Herbal remedies do not help 'detox' the body. Fan jianhua/Shutterstock

Thinking of going on a teatox? Or how about a master cleanse to flush out all those toxins you accumulated over the festive period? Well, you might want to think again. Doctors have warned that New Year "detoxes" can have some very serious, and potentially fatal consequences.

Reported in the latest BMJ Case Reports, doctors at Milton Keynes hospital have been treating a 47-year-old woman who was admitted to intensive care after she took herbal remedies and drank excessive amounts of water to “detox” her system.

She was found to have taken a cocktail of herbal remedies, including milk thistle, molkosan, l-theanine, glutamine, vitamin B compound, vervain, sage tea, green tea, and valerian root, in addition to excessive water. This lead to her suffering a brief period of confusion before she collapsed and had a seizure. After being admitted to intensive care, she was treated with a hypertonic saline solution and calcium chloride, after which she made a full recovery.

“Despite marketing suggesting otherwise, all-natural products are not without side effects,"  write the doctors. "It is important that we as healthcare professionals look for their use in our patients and are aware of those side effects as well as interactions with prescription medications.”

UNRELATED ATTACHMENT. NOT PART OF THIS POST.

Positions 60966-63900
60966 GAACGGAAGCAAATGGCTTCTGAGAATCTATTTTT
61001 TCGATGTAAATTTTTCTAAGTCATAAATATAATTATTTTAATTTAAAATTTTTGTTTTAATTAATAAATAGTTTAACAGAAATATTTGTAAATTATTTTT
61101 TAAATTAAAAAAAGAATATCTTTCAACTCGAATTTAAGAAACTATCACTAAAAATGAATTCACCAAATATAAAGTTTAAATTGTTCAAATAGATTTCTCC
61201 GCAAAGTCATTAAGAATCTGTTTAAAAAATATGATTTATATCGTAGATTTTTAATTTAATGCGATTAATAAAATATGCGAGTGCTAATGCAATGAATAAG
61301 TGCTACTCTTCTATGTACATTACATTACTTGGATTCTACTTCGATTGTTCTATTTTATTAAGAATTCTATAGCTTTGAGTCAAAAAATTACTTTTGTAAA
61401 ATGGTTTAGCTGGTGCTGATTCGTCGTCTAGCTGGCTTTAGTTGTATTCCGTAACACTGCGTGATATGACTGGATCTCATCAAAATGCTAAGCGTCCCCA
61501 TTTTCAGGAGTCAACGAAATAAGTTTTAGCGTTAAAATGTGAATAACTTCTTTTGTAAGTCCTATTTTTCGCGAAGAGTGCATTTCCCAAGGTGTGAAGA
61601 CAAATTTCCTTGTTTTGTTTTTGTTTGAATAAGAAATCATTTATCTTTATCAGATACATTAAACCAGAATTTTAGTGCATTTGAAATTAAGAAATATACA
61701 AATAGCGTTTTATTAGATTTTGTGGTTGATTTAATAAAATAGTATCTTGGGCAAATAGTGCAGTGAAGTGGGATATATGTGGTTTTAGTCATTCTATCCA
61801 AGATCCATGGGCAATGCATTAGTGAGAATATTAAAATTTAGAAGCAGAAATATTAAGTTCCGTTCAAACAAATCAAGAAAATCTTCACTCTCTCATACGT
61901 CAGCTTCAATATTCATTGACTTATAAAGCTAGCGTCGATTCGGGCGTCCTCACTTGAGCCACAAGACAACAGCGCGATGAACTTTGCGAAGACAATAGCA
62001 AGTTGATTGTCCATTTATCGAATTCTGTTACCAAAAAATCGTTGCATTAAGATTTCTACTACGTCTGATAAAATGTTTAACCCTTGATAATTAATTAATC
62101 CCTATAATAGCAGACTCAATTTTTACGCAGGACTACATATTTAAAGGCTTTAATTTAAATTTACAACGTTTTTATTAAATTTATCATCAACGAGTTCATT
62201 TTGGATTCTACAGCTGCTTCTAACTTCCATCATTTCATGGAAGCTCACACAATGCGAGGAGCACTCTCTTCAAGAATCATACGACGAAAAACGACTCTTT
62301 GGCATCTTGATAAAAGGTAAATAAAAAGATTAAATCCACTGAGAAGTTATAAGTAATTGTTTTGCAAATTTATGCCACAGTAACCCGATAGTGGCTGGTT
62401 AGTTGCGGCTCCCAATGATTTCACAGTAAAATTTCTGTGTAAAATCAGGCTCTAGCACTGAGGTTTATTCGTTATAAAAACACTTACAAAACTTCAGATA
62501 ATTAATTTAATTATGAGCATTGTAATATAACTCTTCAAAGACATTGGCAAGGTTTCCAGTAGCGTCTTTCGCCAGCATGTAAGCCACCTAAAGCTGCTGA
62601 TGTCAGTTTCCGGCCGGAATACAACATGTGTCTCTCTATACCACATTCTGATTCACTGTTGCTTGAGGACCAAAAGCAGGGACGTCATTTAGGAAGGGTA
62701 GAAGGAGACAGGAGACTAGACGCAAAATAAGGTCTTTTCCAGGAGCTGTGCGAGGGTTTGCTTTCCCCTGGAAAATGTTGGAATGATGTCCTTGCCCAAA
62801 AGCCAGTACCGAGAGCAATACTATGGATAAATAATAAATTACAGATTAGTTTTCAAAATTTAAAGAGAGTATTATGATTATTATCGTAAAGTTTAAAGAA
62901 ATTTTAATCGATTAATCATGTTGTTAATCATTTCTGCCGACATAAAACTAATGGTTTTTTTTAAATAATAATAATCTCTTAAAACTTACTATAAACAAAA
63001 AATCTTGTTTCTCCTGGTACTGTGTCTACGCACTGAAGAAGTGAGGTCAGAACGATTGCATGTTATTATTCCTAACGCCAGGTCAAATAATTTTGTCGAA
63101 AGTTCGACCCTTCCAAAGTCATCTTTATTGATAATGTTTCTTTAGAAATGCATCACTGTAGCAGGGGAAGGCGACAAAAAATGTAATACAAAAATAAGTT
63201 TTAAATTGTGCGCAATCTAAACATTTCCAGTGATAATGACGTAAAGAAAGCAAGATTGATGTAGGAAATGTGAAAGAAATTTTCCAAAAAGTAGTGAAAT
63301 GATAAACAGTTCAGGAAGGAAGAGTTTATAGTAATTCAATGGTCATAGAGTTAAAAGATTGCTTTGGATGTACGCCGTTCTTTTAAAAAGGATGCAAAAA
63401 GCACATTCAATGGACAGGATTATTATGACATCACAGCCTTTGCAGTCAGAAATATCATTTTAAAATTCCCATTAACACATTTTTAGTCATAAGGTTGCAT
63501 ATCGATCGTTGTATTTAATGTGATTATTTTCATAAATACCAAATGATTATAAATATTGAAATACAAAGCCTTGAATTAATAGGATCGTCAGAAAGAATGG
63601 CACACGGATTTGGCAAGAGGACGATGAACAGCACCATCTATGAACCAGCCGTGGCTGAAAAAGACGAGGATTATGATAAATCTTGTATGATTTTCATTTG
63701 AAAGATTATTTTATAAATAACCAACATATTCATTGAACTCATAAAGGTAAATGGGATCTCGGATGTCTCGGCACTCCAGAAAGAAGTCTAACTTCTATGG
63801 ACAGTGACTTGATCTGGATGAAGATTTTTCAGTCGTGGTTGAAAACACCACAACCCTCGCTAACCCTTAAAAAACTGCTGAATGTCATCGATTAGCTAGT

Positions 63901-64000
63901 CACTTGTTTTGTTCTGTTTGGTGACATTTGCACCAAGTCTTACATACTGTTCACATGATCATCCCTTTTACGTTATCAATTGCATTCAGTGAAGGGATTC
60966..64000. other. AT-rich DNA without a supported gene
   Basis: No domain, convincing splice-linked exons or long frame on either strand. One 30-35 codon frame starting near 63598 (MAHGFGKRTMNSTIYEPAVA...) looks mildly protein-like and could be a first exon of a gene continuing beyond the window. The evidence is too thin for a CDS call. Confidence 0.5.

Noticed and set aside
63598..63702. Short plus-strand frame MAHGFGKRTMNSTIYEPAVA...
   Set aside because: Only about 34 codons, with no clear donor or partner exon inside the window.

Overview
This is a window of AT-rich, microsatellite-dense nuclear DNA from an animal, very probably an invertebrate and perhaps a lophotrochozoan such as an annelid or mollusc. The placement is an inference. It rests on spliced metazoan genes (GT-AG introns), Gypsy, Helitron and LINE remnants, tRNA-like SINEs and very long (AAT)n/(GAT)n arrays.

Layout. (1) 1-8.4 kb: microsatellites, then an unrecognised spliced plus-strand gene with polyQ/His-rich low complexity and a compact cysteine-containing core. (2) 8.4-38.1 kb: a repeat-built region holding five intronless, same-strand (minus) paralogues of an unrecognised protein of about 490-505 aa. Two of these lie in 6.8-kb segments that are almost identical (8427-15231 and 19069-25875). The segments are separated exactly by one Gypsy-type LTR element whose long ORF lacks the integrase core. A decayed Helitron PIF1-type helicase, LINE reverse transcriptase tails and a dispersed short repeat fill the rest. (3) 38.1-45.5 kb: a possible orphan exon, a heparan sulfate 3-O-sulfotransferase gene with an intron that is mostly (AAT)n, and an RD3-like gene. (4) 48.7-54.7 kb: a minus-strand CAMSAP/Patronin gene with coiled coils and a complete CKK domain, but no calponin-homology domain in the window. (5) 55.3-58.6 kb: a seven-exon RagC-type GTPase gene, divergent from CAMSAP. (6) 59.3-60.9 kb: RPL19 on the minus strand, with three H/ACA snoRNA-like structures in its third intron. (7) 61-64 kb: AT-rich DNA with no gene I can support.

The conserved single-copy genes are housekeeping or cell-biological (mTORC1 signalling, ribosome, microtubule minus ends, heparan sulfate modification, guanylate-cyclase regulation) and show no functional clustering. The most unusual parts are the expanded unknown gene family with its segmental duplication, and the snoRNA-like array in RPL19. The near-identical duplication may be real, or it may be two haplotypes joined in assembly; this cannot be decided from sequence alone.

They state that more caution should be taken as more people embark on these kinds of "quick-fix" detoxes and that medical practitioners should be more aware of the consequences.

"The complementary medicine market is very popular in the UK and the concept of the new-year "detox" with all-natural products is appealing to those less concerned with evidence-based medicine," they warn. 

The woman was actually treated for hyponatremia, which is caused by dangerously low sodium levels in the blood. It is effectively caused by having too diluted blood, meaning that water starts to enter cells causing them to swell perilously. While in many parts of the body this may not be too much of a threat, if the cells in the nervous system or brain balloon, it can cause very serious damage and can even lead to death.

The same condition was reported late last year from doctors in London, who had treated a 59-year-old patient who had taken the standard recommendation to drink more water when ill a little too literally. In that same report, they also mentioned another male patient who drank copious amounts of water when diagnosed with gastroenteritis, and eventually died as a result.

"There are no pills or specific drinks, patches or lotions that can do a magic job," the British Dietetic Association told the BBC. "The body has numerous organs, such as the skin, gut, liver and kidney, that continually 'detoxify' the body from head to toe."

"It sounds predictable," they added "but for the vast majority of people, a sensible diet and regular physical activity really are the only ways to properly maintain and maximise your health."

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